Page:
A Wednesday hearing by the House Financial Services Subcommittee on Financial Institutions and Consumer Credit will examine whether medical debt should be considered part of the credit scoring and reporting system.

"An Overview of the Credit Reporting System" is scheduled to begin at 2 p.m. EDT.

Witnesses scheduled to speak include: Howard Beales, with the Federal Trade Commission; Stuart Pratt, from the Consumer Data Information Association; Chi Chu Wu, from the National Consumer Law Center; and a Consumer Financial Protection Bureau representative. More witnesses may be invited to testify at the hearing.

Fair Isaac announced in August plans to refine its credit scoring model to offer options to differentiate medical from non-medical collection agency accounts. The Minneapolis-based company decided on the new approach after meeting with major lenders, large customers and regulators. The groups suggested medical debt is unfairly penalizing consumers' scores.

The revamped credit score model will not weigh medical debt as heavily as previous versions, a key change given that medical debt accounts for nearly half of all unpaid collections on consumers' credit reports. The new model also includes fresh methods for evaluating consumers with limited credit history.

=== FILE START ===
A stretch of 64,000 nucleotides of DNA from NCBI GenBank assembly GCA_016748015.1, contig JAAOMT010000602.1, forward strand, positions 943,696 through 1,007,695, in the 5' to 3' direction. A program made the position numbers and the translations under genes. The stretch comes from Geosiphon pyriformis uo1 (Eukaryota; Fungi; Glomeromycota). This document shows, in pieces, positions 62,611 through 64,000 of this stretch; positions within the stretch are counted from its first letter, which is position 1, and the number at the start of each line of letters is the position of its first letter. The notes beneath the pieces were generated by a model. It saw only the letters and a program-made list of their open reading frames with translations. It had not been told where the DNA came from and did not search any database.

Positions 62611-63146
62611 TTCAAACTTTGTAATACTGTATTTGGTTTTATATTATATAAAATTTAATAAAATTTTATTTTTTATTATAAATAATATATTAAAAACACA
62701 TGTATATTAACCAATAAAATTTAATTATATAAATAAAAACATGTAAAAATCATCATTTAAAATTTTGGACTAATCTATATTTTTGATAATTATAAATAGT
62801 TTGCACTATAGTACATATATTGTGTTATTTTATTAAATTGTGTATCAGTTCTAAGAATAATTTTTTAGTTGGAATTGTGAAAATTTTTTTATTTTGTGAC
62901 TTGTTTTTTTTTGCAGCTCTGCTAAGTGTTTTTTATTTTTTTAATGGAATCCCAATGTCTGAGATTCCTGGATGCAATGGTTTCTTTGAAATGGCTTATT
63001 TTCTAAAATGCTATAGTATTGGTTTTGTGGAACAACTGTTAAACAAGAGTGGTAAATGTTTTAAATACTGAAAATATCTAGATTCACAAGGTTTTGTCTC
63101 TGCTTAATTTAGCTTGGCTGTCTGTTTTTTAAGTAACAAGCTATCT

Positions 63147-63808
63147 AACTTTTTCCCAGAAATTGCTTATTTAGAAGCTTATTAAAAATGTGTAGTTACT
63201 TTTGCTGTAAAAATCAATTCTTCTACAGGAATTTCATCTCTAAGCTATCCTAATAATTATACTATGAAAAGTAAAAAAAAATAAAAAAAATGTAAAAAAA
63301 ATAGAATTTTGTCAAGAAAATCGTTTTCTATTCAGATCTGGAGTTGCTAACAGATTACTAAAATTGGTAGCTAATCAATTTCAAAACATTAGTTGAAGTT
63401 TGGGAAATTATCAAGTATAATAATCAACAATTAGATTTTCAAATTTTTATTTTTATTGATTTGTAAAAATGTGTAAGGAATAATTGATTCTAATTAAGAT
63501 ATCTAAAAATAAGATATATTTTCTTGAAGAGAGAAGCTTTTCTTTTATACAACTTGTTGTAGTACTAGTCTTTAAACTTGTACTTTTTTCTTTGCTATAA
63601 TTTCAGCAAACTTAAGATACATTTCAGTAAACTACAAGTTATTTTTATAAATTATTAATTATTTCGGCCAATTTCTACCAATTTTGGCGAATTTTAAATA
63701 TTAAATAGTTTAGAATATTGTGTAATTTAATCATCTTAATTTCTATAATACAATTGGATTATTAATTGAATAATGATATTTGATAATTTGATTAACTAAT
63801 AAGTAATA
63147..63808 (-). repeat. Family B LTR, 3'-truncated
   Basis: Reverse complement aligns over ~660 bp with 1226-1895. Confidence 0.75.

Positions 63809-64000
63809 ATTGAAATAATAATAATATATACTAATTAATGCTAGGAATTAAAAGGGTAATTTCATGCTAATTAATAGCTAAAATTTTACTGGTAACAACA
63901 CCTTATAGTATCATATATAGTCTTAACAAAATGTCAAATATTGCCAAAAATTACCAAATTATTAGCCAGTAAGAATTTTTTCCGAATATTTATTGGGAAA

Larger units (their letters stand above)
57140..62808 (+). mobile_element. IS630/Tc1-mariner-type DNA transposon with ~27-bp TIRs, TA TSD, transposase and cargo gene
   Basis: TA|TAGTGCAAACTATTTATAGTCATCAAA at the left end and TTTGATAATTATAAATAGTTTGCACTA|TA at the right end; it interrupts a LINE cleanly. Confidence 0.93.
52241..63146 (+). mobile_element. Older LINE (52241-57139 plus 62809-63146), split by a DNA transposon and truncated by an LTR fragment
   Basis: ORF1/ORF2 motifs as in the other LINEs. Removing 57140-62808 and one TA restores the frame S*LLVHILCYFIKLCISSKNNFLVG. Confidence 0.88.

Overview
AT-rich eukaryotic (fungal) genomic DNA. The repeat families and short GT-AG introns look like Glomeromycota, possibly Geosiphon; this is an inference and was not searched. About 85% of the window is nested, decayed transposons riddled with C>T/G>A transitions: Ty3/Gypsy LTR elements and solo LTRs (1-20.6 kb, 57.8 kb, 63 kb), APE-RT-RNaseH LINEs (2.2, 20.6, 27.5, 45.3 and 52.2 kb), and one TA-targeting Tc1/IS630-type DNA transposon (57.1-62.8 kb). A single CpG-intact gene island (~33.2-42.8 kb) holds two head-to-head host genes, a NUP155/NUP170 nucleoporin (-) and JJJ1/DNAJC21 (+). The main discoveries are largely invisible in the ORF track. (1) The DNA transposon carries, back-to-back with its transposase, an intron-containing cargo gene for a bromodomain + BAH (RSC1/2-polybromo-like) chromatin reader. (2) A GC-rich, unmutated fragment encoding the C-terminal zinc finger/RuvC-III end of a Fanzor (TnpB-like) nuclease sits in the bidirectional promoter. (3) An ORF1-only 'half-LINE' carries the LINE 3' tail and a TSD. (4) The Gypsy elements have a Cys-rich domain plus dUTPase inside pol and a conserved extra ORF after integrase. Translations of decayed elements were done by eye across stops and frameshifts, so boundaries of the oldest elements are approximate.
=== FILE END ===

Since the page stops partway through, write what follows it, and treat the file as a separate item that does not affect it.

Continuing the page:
Fair Isaac is providing the model to the credit bureaus, which will start their own testing and verification process, Anthony Sprauve, a Fair Isaac senior consumer credit specialist, said in August. Once that is done, the general scorecard will be made available to lenders.

The Consumer Financial Protection Bureau released the results of a study in May, using data from five million anonymous credit records, that found consumers may be unfairly penalized for medical debts that go to collections.

Consumers with medical bills in collection can see their credit scores hit by as much as 22 points, the CFPB study revealed, compared to those with other types of debt. The agency said credit scoring models were harming people with medical debt because they do not differentiate between medical versus non-medical debts nor paid versus unpaid medical bills when in collection.

FICO credit scores are based on the information from the credit reports generated by Equifax, Experian and TransUnion.


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